The Dramatic Works of William Shakspeare: Henry IV, pt. 2. Henry V. Henry VI, pts. 1-3 (Google eBook)

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Hilliard, Gray,, 1839
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Page 52 - Wilt thou upon the high and giddy mast, Seal up the ship-boy's eyes, and rock his brains In cradle of the rude imperious surge. And in the visitation of the winds, Who take the ruffian billows by the top, Curling their monstrous heads, and hanging them With deaf ning clamours in the slippery clouds, That, with the hurly, death itself awakes...
Page 127 - Where some, like magistrates, correct at home, Others, like merchants, venture trade abroad, Others, like soldiers, armed in their stings, Make boot upon the summer's velvet buds, Which pillage they with merry march bring home To the tent-royal of their ( emperor...
Page 152 - Once more unto the breach, dear friends, once more ; Or close the wall up with our English dead ! In peace, there's nothing so becomes a man As modest stillness and humility : But when the blast of war blows in our ears, Then imitate the action of the tiger...
Page 190 - And rouse him at the name of Crispian. He that shall live this day, and see old age, Will yearly on the vigil feast his neighbours, And say, "To-morrow is Saint Crispian." Then will he strip his sleeve and show his scars, And say "These wounds I had on Crispin's day.
Page 144 - Nay, sure, he's not in hell: he's in Arthur's bosom, if ever man went to Arthur's bosom. A' made a finer end and went away an it had been any christom child ; a' parted even just between twelve and one, even at the turning o' the tide: for after I saw him fumble with the sheets and play with flowers and smile upon his fingers...
Page 190 - This story shall the good man teach his son ; And Crispin Crispian shall ne'er go by, From this day to the ending of the world, But we in it shall be remembered, We few, we happy few, we band of brothers ; For he today that sheds his blood with me Shall be my brother.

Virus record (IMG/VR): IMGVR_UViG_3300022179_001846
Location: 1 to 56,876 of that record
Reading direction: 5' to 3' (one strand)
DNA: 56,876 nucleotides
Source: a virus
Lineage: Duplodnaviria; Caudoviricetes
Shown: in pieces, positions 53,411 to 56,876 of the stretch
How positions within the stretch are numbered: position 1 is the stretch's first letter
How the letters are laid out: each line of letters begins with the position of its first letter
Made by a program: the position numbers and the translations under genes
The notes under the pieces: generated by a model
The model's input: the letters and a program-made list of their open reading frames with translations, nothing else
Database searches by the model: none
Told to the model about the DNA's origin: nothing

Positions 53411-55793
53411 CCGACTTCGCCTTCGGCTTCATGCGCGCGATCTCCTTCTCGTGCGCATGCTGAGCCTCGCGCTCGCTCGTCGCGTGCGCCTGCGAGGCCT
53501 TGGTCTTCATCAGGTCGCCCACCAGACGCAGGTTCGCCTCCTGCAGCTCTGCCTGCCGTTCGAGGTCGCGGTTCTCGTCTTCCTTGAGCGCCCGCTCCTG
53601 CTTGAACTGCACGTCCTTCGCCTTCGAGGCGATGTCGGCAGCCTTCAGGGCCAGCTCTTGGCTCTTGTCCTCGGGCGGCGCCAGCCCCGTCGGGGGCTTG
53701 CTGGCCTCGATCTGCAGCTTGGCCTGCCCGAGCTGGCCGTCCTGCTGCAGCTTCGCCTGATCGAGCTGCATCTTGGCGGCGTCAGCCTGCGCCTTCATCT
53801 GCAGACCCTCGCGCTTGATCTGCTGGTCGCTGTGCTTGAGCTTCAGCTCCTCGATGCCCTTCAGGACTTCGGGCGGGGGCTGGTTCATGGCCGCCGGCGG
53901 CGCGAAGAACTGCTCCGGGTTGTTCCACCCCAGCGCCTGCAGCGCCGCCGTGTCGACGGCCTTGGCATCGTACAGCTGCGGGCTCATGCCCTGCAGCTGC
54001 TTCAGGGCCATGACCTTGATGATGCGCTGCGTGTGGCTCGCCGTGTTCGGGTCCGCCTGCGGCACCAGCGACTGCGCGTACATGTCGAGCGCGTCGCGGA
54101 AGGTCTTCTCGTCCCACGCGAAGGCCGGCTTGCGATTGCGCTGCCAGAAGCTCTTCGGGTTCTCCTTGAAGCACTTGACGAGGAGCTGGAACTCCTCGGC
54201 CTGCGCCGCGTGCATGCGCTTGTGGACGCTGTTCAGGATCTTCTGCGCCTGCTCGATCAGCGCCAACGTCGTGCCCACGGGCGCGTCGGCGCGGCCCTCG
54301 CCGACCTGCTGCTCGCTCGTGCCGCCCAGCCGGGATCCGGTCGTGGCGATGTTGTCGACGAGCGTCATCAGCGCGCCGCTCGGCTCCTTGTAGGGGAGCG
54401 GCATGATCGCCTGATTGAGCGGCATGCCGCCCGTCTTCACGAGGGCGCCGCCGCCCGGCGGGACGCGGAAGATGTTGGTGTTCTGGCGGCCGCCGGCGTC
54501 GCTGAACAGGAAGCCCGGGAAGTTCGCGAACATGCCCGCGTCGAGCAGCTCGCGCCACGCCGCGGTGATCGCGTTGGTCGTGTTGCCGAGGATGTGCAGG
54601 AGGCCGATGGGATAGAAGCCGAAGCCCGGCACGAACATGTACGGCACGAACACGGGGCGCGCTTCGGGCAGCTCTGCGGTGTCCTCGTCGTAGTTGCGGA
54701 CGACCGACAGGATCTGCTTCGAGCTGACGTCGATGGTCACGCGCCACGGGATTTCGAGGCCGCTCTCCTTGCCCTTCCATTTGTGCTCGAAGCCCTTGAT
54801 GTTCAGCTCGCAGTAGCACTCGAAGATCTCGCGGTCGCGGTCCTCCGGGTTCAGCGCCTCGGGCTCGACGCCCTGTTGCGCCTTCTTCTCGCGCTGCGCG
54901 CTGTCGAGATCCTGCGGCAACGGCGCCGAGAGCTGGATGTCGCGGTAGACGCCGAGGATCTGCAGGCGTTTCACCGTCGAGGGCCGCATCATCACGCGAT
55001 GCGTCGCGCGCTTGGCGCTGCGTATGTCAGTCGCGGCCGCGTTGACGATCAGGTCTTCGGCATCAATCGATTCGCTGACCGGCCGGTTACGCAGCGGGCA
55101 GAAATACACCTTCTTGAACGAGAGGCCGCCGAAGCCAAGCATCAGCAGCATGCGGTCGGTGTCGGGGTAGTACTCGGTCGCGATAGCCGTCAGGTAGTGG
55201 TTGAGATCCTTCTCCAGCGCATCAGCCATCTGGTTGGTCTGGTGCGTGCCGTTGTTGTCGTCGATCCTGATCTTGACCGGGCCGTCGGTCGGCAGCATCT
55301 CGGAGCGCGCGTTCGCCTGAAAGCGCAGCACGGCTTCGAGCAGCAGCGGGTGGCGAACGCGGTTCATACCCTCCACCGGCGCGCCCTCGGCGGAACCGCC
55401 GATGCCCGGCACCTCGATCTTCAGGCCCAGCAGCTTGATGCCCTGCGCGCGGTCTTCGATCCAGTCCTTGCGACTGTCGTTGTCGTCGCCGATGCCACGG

Page 472 - God! methinks it were a happy life, To be no better than a homely swain; To sit upon a hill, as I do now, To carve out dials quaintly, point by point, Thereby to see the minutes how they run, How many make the hour full complete; How many hours bring about the day; How many days will finish up the year; How many years a mortal man may live.
Page 28 - Windsor, thou didst swear to me then, as I was washing thy wound, to marry me and make me my lady thy wife. Canst thou deny it ? Did not goodwife Keech, the butcher's wife, come in then and call me gossip Quickly?
Page 399 - Cheapside shall my palfrey go to grass: and when I am king, as king I will be, ALL God save your majesty! CADE I thank you, good people: there shall be no money; all shall eat and drink on my score; and I will apparel them all in one livery, that they may agree like brothers and worship me their lord.
Page 535 - And so I was ; which plainly signified That I should snarl, and bite, and play the dog. ' Then, since the Heavens have shaped my body so, Let hell make crook'd my mind to answer it. I have no brother, I am like no brother : ' And this word, love, which greybeards call divine, Be resident in men like one another, And not in me ; I am myself alone.

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